Students competing in wine mixology competition

There is nothing wrong with a little competition. Texas Tech University and Sonoma State University are going head-to-head in a wine mixology competition and judged later this spring. 

Students at each university studying wine marketing will get the opportunity to create a tasty wine cocktail to be judged by a panel of experts. 

These experts include Ian Cauble and Gillian Balance, two Master Sommeliers from California, as well as James Tidwell and Melissa Monosoff, who are  Master Sommeliers from Texas. Also Tim Hanni, who has an extensive background in both food and wine recipes, will join the five-person panel. 

The idea for the competition came from two professors who were concerned about toll craft beer and spirits taking on the wine market share in the United States. Professors of wine business, Dr. Liz Thach, Master of Wine from Sonoma State, and Natalia Velikova from Texas Tech, were the masterminds behind this competition and began creating it while  attending the Wine Industry Financial Symposium last autumn. 

“While we were listening to some of the speakers describe the gains in market share of craft beer and spirits, and the allure of mixology,” said Tach, “we started wondering why people weren’t doing more with wine mixology.”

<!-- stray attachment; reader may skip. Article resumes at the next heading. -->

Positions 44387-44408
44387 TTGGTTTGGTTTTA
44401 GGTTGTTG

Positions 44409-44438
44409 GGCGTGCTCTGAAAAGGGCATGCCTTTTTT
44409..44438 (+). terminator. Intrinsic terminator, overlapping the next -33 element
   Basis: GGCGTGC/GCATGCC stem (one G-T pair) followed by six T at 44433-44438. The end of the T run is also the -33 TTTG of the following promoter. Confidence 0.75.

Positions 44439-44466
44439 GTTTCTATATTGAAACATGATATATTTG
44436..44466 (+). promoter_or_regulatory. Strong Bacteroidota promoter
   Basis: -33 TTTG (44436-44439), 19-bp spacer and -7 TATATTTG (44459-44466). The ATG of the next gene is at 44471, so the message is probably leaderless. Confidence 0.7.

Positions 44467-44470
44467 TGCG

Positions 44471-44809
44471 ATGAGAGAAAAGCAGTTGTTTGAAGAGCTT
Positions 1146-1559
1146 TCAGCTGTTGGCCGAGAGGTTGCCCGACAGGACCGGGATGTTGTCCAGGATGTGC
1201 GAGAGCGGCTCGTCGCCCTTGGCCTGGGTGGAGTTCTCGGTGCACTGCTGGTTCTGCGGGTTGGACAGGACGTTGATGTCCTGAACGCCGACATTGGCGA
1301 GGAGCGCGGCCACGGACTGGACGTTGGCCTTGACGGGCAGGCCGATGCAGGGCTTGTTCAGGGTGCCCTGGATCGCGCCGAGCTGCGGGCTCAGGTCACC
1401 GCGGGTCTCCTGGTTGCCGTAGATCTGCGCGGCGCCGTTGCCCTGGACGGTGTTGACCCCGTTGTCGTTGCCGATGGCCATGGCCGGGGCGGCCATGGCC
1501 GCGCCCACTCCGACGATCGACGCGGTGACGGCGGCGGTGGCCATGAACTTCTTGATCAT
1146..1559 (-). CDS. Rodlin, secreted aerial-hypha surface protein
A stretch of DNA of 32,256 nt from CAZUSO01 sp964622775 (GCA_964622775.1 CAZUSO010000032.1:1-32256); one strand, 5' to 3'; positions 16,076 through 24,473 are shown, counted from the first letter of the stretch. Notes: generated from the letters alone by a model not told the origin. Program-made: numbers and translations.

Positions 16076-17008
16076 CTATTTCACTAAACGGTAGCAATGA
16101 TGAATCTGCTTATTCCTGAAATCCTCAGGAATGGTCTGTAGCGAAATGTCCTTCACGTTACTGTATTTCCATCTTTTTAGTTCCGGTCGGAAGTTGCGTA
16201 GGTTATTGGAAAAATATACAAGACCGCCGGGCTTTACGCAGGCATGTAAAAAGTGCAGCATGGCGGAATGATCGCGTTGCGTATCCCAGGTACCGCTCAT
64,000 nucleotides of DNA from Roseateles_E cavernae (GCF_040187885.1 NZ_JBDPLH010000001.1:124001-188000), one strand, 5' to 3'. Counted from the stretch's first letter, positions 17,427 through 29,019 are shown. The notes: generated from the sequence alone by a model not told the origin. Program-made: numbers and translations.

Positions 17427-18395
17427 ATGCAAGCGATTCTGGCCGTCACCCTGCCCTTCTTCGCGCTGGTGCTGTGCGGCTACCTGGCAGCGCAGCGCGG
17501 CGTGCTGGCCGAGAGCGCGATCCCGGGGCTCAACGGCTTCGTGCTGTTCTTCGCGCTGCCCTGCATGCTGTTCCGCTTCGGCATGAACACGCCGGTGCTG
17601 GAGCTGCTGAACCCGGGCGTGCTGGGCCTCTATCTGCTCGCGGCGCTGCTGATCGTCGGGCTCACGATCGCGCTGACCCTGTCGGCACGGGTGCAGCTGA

Sonoma State is definitely not new to the wine business. Founded as a partnership between the university and the wine industry, Sonoma State was the first in the United States to offer an undergraduate degree program, an MBA, and more recently in 2012, an executive MBA focused entirely on the business aspects of the competitive wine industry. 

However, Texas Tech University is also very familiar with wine business. Although Texas Tech doesn’t offer a complete wine degree, students can study wine in the hospitality program. In addition, undergraduate students may choose a wine track with specific courses related to grape growing, winemaking and wine marketing and sales. All are useful in this wine mixology competition. 

Velikova said, “Many wine countries around the world have a healthy culture of wine cocktails. But except for wine spritzers, the U.S. hasn’t really shown much creativity around wine mixology.

“Because of this, both professors have encouraged the students competing in the competition to look at the wine industry on a global scale and to research wine cocktails from around the world. By doing so, they will be able to add new and interesting ingredients along with attention- grabbing names to create a revived interest in wine mixology. 

Students competing in the competition will present their drinks the first week of April and each university will vote on their top three drinks. The final six wine cocktails will then be judged blindly by the panel of experts who will then decide on first, second and third place winners.

After the competition is judged, the results will be released in mid-April. The winners will receive cash prizes  donated by the Wine Industry Symposium Group, Young’s Market Company and Dolan Family Ranches.